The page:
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Odyssey of a

Courage overcomes discouragement for Cynthia Whitcomb

SUBMITTED PHOTO - A most interesting moment from Cynthia Whitcombs play Lears Follies is shown here. Taking it easy in a rocking chair is actor Tobias Anderson. In the background is Jonesy, an old Vaudevillian who is the Fool to his King Lear. Jonesy is played by Matt Smith.

Cynthia Whitcomb never gives up.

She saw her prolific career as a writer for screen and television hit a dead end in 2006, when the television networks stopped making her specialty, TV movies of the week.

“My genre disappeared,” Whitcomb said.

But Whitcomb never stopped moving long enough to get disappointed. She simply boosted her career as a screenwriting teacher, and now aspiring Lake Oswego and West Linn screenwriters will have the chance to learn from a writer with 30 years of experience in the tough, tough world of show business.

In association with the Willamette Writers, Whitcomb will be offering her screenwriting class in September, October and November. The cost is $495, and Whitcomb will offer most everything a screenwriter needs to know, right from the comfort of her home in north Wilsonville.

“I never have trouble getting students,” Whitcomb said. “I haven’t run out of people yet.”

One reason is that there are so many people who would love to write for the big or small screens. The other is that Whitcomb’s students have achieved so much success. Just to name a few titles, Whitcomb’s students have gone on to write “Thor,” “Face/Off,” and the Jim Carrey super hit “The Mask.”

Whitcomb will offer a screenwriter’s banquet: how to write good dialogue, how to not write bad dialogue, structure, craft, set-ups, hiding exposition, writing great openings and great endings. She’ll basically show a writer how to make an audience laugh or cry.

Her class will include plenty of film clips as examples. Her favorite comes from “One Flew Over the Cuckoo’s Nest” — the unforgettable scene where happy-go-lucky Randle McMurphy fails to convince the monstrous Nurse Ratched to let him and the other inmates of the mental institution watch the World Series. The Ratched has McMurphy on the ropes several times, but the scene ends with the inmates wildly cheering an imaginary World Series game so loudly that they cannot hear the angry screams of the nurse.

Still, the greatest lesson Whitcomb will have for her students will be about herself. She never gave up her quest to become a writer. She was uncrushable, and she needed to be that way to overcome the dire disappointment that came her way.

As a child, Whitcomb was not even allowed to watch movies.

“Both of my grandfathers were Church of the Nazarene preachers,” she explained.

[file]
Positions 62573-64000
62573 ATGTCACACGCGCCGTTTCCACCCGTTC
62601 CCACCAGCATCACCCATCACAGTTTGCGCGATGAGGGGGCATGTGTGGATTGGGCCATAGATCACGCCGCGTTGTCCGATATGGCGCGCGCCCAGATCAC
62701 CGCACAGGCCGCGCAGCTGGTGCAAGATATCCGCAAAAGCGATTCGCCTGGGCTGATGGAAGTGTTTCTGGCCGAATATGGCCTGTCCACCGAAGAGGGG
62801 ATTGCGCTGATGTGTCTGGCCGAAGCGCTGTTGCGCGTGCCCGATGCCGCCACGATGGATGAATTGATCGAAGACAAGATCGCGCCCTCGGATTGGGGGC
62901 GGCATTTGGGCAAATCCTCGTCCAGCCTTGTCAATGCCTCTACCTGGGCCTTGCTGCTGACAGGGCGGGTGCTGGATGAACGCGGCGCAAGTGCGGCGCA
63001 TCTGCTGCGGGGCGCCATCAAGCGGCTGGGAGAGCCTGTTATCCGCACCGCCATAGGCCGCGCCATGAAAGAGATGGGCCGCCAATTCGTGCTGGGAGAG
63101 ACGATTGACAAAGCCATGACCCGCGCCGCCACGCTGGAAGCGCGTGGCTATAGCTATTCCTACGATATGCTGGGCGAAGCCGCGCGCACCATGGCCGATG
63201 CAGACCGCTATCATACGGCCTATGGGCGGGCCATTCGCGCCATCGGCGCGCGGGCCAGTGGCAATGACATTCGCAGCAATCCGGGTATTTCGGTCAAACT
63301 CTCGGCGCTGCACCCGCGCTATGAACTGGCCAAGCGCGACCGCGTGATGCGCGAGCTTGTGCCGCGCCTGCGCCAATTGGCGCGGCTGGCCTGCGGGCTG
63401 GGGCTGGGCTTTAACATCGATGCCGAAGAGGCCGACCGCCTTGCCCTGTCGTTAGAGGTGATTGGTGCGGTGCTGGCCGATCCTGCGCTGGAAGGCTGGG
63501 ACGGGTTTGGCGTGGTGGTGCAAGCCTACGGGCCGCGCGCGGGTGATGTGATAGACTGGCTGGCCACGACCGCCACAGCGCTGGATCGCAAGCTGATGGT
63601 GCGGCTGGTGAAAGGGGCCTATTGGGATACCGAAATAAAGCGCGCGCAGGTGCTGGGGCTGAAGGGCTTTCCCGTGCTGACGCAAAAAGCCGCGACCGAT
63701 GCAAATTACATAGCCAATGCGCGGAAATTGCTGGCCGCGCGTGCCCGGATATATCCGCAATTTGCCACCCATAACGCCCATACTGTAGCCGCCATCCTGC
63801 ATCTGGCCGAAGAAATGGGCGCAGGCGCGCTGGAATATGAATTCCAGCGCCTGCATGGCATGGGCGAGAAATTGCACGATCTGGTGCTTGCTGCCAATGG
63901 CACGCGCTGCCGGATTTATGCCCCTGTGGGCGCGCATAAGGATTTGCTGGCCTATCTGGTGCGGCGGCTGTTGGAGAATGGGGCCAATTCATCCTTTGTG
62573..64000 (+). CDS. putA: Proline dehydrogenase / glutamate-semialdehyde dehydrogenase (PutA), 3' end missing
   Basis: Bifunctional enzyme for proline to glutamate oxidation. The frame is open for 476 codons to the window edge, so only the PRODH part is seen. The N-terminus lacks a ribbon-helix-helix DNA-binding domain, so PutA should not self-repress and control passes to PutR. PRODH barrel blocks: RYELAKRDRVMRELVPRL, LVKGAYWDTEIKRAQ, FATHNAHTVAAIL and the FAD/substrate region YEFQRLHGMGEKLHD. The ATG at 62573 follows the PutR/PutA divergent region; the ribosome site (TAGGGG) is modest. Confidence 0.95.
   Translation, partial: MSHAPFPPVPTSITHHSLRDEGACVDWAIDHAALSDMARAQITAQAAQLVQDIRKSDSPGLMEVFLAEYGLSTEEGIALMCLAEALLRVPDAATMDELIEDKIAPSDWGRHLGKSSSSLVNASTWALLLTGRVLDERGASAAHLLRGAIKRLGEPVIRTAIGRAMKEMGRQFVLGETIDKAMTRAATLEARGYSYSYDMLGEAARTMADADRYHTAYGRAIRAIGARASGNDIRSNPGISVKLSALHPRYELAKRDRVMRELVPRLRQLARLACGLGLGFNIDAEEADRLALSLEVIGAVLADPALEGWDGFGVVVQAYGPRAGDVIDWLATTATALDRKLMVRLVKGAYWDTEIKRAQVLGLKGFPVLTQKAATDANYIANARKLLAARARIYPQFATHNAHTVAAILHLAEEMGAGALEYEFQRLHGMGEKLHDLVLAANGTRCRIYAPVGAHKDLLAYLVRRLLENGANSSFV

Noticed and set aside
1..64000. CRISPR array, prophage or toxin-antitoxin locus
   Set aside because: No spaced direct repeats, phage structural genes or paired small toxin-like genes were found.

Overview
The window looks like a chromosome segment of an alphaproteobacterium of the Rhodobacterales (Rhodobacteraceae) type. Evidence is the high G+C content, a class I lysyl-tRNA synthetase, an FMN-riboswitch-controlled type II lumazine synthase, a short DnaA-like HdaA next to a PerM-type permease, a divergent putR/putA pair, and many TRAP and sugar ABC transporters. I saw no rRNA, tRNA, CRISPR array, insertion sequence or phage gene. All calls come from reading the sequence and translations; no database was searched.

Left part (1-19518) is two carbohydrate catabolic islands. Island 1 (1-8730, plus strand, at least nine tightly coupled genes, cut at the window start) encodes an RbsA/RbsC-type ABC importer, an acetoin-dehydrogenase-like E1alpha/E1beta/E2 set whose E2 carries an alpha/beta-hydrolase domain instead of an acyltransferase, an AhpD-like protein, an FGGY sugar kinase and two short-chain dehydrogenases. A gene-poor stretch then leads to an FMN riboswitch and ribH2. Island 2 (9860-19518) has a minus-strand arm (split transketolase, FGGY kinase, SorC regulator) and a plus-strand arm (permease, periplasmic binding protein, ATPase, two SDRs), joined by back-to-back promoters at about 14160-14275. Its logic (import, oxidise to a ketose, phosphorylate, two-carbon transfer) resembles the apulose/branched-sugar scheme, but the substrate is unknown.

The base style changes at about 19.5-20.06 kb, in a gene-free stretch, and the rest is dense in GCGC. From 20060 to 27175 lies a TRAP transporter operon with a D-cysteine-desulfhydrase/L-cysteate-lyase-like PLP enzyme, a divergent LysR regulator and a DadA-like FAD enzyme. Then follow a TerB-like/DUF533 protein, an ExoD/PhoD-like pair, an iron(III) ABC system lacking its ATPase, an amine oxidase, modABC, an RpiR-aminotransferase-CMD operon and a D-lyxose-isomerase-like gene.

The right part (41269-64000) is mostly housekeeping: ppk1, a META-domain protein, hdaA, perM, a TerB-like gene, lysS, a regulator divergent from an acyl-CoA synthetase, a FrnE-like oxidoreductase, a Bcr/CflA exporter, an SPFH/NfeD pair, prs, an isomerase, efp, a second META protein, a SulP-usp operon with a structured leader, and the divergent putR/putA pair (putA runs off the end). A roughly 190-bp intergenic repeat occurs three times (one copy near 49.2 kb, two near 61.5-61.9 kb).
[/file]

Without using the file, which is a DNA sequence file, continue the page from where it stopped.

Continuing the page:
But finally, she was allowed to see “The Sound of Music,” a movie totally lacking in sin, and from that point on it was hard to keep Whitcomb out of a movie theater.

“I went movie crazy,” she said. “I got to see all of the movies I had missed.”

Whitcomb wasn’t just soaking up a lot of great movies. Her ambition was ignited to become a part of the industry she loved. Like Don Quixote, she set out on her quest. But for a long time, the windmills were tilting against her.

“I wrote for three years without getting any interest from producers at all,” Whitcomb said. “I wrote 3,000 pages without getting paid for one of them. I wrote 10 scripts.”

Whitcomb wrote in almost every possible genre in order to please a producer. She would write a screenplay in one genre, be turned down, then immediately write a screenplay in another genre — westerns, mysteries, science fiction, family, sports, drug running, you name it. The answer was always “no,” But she never even considered giving up.

“I would have gone on writing the rest of my life,” Whitcomb said. “I would have kept going until it worked out. I had the ability to fail but recover fast.”

Then came the day when Tony Bill told her “I love your script!”

Bill had produced the Oscar-winning mega hit “The Sting,” and he loved Whitcomb’s script about the throwing of the 1919 World Series. But she wasn’t home-free yet.

“I thought I was going to get another ‘You’ve got talent, kid, but....’ talk,” Whitcomb said.

But Bill truly did love her script, and Cynthia Whitcomb had a career.

She went on to have 29 of her photoplays produced for television, and she worked with countless top-level stars. But her achievement was perhaps best summed up in a compliment she overheard from the great Jason Robards while making her film about Mark Twain.

“He didn’t even know I was there. I was standing in the shadows of the set while he was talking to the director,” Whitcomb said. “The director offered him the chance to break up a scene by going over to poke a fire.”

Robards told him, “Normally, I would do something like that. But with writing this good, I don’t have to.”

“That knocked me out,” Whitcomb said.

Now she has the daunting task of teaching young screenwriters to be as gutsy as she was, It’s a challenge Whitcomb loves.

“Teaching makes me happy,” she said. “It’s in my genetics. It helps that people love what I have to say.”

To enroll in Cynthia Whitcomb’s screenwriting class, call Willamette Writers at 503-305-6729 or register online at willamettewriters.com.

REVIEW PHOTO: CLIFF NEWELL - Cynthia Whitcomb stands on the stage of the theater at the Lakewood Center. Her new screenwriter class is sure to attract lovers of stage and screen.


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